Grow bags are made of breathable fabric, which means superior drainage and aeration. It is the aeration that makes grow bags superior to other garden containers. If a container has no aeration and the roots reach the walls of the container, they give a signal to the plant to make more roots, resulting in a root bound plant. Eventually the plant just kills itself with a mass of roots going round and round in the container.
Root bounding will not happen in a grow bag. Here, if a root reaches the wall of the bag, it will be “burned” off, causing the plant to constantly produce new and healthy branching roots. This is also called air-pruning.
A wicking bed is a great solution for a self watering raised bed. Filled with good soil mix it waters the plants from the bottom up. A wicking bed can be indoors or outdoors. You can build it as small as a square foot (i.e. pail-in-pail system) or as big as you want it to be. It has a waterproof lining that holds a reservoir of water at the bottom from which water is drawn upwards like a wick to the surface of the bed, through soil or roots of the plants in the bed. Wicking beds are great for container gardening. See how we build our indoor wicking bed here.
Watering an indoor edible window garden
Plants only need moisture not water. We water plants to give them moisture. You want to water plants thoroughly without drowning them. Allow the soil to dry between the waterings. Too much watering is way more dangerous than too little.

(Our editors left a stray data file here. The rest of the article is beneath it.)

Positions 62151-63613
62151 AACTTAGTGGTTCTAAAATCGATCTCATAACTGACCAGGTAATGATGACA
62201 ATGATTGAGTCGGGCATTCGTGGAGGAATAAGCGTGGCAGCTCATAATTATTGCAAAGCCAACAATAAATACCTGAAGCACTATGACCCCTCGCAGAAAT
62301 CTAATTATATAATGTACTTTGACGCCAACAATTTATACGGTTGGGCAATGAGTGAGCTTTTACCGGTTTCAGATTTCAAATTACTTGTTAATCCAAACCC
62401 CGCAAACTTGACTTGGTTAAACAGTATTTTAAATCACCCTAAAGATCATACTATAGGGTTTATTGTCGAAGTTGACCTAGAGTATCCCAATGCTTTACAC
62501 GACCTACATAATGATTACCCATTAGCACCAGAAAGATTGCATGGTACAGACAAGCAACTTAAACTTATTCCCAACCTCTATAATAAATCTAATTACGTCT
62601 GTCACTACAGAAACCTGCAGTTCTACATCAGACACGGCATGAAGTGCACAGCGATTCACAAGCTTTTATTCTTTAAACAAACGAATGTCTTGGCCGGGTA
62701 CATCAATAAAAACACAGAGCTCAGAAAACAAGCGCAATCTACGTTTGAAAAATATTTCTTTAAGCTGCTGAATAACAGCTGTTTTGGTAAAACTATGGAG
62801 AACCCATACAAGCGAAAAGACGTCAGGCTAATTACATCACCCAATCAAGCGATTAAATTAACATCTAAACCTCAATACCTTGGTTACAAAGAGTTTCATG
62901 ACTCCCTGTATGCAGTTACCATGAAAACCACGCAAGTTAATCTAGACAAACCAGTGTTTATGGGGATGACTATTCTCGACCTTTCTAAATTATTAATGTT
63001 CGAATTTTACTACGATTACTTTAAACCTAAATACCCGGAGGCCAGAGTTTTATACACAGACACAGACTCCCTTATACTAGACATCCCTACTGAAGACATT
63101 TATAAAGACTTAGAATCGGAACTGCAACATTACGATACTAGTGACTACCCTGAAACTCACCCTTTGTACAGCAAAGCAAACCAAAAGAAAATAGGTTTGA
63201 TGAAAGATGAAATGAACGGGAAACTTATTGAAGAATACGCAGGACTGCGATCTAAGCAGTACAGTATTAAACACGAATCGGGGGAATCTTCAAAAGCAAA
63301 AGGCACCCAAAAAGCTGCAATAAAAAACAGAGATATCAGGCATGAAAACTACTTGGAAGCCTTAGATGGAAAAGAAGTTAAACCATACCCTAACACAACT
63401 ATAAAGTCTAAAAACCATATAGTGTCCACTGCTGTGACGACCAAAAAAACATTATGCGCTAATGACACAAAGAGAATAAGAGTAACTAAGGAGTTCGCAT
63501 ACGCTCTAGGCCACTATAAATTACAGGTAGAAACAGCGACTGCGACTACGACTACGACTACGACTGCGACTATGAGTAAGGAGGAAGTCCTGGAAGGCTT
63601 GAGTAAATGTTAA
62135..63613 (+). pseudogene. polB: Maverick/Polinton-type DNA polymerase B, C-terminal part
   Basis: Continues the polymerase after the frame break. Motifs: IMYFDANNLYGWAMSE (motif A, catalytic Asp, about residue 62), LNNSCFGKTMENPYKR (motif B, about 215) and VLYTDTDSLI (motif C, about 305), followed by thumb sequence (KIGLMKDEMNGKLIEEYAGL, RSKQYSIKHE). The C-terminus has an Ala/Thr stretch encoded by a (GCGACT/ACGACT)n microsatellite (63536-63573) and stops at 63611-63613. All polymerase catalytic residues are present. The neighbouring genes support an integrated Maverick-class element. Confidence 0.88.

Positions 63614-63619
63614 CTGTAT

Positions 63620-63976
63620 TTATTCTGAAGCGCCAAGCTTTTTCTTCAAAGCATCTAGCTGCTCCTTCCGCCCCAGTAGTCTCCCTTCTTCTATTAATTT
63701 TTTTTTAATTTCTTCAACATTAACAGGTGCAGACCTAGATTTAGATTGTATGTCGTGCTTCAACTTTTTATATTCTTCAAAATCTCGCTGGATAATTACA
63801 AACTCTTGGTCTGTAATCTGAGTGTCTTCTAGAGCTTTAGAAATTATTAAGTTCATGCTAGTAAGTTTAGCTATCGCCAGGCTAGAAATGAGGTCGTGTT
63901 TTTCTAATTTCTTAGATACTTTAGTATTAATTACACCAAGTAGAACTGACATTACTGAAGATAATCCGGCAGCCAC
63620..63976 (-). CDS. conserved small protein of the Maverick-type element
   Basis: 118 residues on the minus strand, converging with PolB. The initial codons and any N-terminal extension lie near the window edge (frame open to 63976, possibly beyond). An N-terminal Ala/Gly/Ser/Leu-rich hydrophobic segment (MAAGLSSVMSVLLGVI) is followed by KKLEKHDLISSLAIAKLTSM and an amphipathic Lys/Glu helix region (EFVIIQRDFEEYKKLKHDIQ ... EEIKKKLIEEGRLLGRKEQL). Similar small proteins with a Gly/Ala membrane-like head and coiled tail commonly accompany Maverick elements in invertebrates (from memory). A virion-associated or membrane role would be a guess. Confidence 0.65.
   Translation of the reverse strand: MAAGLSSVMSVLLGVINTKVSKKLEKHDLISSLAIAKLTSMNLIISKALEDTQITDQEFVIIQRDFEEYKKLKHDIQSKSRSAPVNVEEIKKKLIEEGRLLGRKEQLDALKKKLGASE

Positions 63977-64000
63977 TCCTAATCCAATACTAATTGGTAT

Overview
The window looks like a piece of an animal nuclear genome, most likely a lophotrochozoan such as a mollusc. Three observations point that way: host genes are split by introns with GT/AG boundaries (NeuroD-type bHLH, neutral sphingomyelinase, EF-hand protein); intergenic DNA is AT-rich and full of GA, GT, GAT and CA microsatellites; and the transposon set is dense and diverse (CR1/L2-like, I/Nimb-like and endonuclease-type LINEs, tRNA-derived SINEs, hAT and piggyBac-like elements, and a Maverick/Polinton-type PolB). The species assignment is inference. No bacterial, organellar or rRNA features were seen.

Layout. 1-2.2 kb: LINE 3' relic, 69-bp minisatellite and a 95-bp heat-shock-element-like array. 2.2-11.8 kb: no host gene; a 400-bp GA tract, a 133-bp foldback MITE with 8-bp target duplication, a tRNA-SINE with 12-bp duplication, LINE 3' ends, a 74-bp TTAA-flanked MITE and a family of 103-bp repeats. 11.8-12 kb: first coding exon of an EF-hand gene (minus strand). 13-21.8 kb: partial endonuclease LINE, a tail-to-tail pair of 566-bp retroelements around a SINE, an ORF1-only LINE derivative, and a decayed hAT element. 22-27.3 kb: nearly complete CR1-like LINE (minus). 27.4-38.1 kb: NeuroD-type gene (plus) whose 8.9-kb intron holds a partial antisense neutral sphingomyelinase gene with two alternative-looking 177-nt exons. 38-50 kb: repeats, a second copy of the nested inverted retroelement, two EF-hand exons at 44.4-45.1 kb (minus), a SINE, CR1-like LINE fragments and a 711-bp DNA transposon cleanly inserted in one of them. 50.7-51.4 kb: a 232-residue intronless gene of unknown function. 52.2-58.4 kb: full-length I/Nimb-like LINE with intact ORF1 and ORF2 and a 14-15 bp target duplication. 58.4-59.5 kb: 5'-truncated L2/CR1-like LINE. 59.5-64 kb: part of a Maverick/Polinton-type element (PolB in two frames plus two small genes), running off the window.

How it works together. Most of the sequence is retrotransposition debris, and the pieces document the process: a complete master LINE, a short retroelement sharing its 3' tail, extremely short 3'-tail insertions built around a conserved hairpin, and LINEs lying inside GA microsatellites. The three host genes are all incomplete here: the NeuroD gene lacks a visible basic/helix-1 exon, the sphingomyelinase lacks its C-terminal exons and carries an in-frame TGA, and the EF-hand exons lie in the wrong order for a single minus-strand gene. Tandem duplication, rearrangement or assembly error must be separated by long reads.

Watering is always a challenge in container gardening. Too much makes the plants sit in water, too little makes them dry out. It also depends on what the container is made of.
A plant that grows well drinks well. Observe the plant and the soil. If one plant is moist and all others are dry, you know there is a growing problem. Do not water all the plants alike, water each as needed.
Make sure to have a water reservoir for watering plants where water can warm up and the chlorine in it evaporate.
In cool weather over watering is a bigger danger. In a very sunny warm window, a plant can dry out rather quickly.
Grow bags dry out much faster than pots. The drainage and aeration of the grow bag leads to more frequent watering needs. Also it is difficult to really soak a grow bag, as the water will come right out of the bag.
Here are two things that can be helpful for container and grow bag watering:
- Install a drip system, so the containers or grow bags get a constant moisture supply. We tried the bottle drip system. It did not do so well for us, even though many have great success with it. If you have many containers, a pipe drip system would work well, too.
- Build a self-watering wicking container. Have a container underneath the grow bag or container that you can be filled with water. Any container would work, you just don’t want the container to be too deep, you want most of the roots to be in air.
Fertilizing an indoor edible window garden
Since containers do not contain much soil, heavy feeder plants need to be fertilized. Natural fertilizers that can be used are Bone Meal, worm castings, coffee grounds and compost tea. Also Epsom Salt and eggshells can help to add minerals. Since we also grow hydroponically, we often water our plants grown in soil with used hydroponic nutrient solution.
What to grow in soil indoors
All plants that are grown in soil outdoors can also be grown in soil indoors. But root vegetables and perennial plants do better in soil than in any other growing medium. All annual above-ground plants can be grown hydroponically.